In Theatres: 
Jun 30, 2021
Running Time: 
90 minutes

There are wild and unbelievable stories, and then there is Zola.  Aziah "Zola" King’s story originated as a lengthy Twitter thread where described in hilarious detail her weekend going on what she thought would just be a stripping road trip with a new friend but turned out to be so much more. After her story went viral a Rolling Stones article further explored the truths to her absurd tale. And now, almost six years later, we have a feature film adaptation of said events, and it’s just as ridiculous and over-the-top as her tweets. How true any of this is is anyone’s guess, but it honestly doesn’t matter because the story itself is a trip worth taking.


Zola (Taylour Paige) works as a waitress and does a little dancing on the side as well. One day while working, Stefani (Riley Keough) comes into her restaurant and the two immediately hit it off as it turns out Stefani dances too. The following day Stefani invites Zola on a road trip to Florida with her boyfriend to dance in the clubs. She’s reluctant at first, seeing as she just met this person, but she agrees, and things start off fairly normal at first. But what Stefani didn’t tell Zola was that X (Colman Domingo), a guy who “takes care of her,” would also be joining them for the trip. Zola soon finds herself caught in the middle between Stefani and X as they make the big money selling sex. But with the big rewards comes big risks, and Zola isn’t exactly about all that.


From the opening moments, Zola is a film that just continues to build in the madness surrounding the titular character. There are no ups and downs in the flow of the film, just a steep and steady climb. I was unfamiliar with the original viral Twitter thread the film is based on, so Zola’s descent into chaos was completely fresh for me. Something ridiculous will happen and you’ll think to yourself that there’s no way they’ll top that, and then a few moments later they do just that.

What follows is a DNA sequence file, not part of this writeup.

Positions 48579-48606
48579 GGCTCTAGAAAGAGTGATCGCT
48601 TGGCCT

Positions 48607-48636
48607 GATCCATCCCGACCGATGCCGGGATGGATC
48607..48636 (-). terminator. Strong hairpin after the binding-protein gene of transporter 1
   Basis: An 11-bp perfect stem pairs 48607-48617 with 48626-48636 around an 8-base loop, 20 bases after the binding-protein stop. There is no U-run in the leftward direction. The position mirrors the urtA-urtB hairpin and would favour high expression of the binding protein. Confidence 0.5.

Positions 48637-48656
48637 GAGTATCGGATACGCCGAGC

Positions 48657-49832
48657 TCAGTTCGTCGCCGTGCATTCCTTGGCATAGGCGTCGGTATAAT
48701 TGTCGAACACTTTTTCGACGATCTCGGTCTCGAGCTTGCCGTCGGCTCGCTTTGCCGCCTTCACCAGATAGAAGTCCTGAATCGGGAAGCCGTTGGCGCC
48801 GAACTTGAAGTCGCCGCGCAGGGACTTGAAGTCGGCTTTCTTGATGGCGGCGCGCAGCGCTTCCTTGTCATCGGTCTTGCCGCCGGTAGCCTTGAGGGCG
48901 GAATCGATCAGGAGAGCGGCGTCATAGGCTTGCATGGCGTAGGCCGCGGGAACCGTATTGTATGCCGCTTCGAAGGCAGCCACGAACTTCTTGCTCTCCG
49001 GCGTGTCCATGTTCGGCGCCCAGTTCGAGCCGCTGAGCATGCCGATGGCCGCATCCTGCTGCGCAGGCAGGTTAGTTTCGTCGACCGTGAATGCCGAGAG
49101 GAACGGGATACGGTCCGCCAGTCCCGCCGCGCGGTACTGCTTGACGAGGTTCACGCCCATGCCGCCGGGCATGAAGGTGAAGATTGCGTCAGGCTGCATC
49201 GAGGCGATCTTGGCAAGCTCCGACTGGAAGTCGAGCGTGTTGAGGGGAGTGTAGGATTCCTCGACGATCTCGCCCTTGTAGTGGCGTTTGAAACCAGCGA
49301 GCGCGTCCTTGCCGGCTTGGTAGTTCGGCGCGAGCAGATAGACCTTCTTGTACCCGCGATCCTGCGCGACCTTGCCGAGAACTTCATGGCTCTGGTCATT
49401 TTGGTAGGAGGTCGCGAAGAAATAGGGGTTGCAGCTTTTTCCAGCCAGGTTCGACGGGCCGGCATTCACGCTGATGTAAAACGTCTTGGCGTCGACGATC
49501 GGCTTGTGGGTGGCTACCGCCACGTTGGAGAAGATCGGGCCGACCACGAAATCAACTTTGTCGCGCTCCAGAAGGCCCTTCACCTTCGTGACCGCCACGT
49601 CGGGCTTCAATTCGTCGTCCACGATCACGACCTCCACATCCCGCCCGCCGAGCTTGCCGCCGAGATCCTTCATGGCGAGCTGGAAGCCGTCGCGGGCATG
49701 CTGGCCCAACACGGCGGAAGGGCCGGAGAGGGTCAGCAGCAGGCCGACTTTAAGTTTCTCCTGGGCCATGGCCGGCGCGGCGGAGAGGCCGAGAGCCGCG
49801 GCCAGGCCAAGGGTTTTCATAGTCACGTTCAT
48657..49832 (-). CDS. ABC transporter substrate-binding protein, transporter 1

Director Janicza Bravo does a fantastic job at putting you in the passenger seat of this wild adventure. Every scene is vibrant and energetic, overloading your senses as you take in what’s unfolding in front of your eyes. A lot of that is thanks to the supreme talents of Taylour Paige and Riley Keough as well. Their performances are absolutely captivating. Paige narrates much of the film, oftentimes pulling direct quotes from Aziah King’s actual tweets. This is her story so naturally we’re going to see things from her point of view, but at one point Bravo switches things up and directly hands the story off to Stafani going so far as to give her her own title sequence just as Zola and then letter her briefly share her events of the same story.


The whole truth of the matter isn’t actually relevant because the story and characters are so entertaining. As with any film, there’s no doubt that the details are exaggerated, probably to a great degree. It’ll still sink its hooks into you, regardless. Zola isn’t about sending some message about the seediness of prostitution; it’s not a redemption story, either. Zola is unabashedly unapologetic, delivering nothing more than an entertaining story.

Matt Rodriguez
Review by Matt Rodriguez
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